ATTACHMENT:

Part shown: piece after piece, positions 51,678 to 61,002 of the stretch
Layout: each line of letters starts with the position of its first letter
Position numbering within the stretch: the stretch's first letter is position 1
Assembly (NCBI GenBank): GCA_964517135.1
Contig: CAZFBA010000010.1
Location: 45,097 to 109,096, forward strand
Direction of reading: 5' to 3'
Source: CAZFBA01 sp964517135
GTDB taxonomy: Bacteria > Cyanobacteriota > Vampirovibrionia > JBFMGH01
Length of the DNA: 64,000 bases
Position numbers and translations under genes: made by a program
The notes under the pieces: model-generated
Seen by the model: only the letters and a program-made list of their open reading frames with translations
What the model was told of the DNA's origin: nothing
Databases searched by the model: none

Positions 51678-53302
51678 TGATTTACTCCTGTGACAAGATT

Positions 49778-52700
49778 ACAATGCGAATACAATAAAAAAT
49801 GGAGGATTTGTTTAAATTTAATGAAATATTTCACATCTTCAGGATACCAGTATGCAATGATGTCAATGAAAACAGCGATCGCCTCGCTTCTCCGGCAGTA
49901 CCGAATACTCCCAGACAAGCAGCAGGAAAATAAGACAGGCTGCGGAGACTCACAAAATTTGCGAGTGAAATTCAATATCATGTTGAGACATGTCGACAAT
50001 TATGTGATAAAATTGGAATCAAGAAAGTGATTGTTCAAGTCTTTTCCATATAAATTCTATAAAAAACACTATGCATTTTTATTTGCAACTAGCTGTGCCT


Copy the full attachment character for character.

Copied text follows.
Part shown: piece after piece, positions 51,678 to 61,002 of the stretch
Layout: each line of letters starts with the position of its first letter
Position numbering within the stretch: the stretch's first letter is position 1
Assembly (NCBI GenBank): GCA_964517135.1
Contig: CAZFBA010000010.1
Location: 45,097 to 109,096, forward strand
Direction of reading: 5' to 3'
Source: CAZFBA01 sp964517135
GTDB taxonomy: Bacteria > Cyanobacteriota > Vampirovibrionia > JBFMGH01
Length of the DNA: 64,000 bases
Position numbers and translations under genes: made by a program
The notes under the pieces: model-generated
Seen by the model: only the letters and a program-made list of their open reading frames with translations
What the model was told of the DNA's origin: nothing
Databases searched by the model: none

Positions 51678-53302
51678 TGATTTACTCCTGTGACAAGATT

Positions 49778-52700
49778 ACAATGCGAATACAATAAAAAAT
49801 GGAGGATTTGTTTAAATTTAATGAAATATTTCACATCTTCAGGATACCAGTATGCAATGATGTCAATGAAAACAGCGATCGCCTCGCTTCTCCGGCAGTA
49901 CCGAATACTCCCAGACAAGCAGCAGGAAAATAAGACAGGCTGCGGAGACTCACAAAATTTGCGAGTGAAATTCAATATCATGTTGAGACATGTCGACAAT
50001 TATGTGATAAAATTGGAATCAAGAAAGTGATTGTTCAAGTCTTTTCCATATAAATTCTATAAAAAACACTATGCATTTTTATTTGCAACTAGCTGTGCCT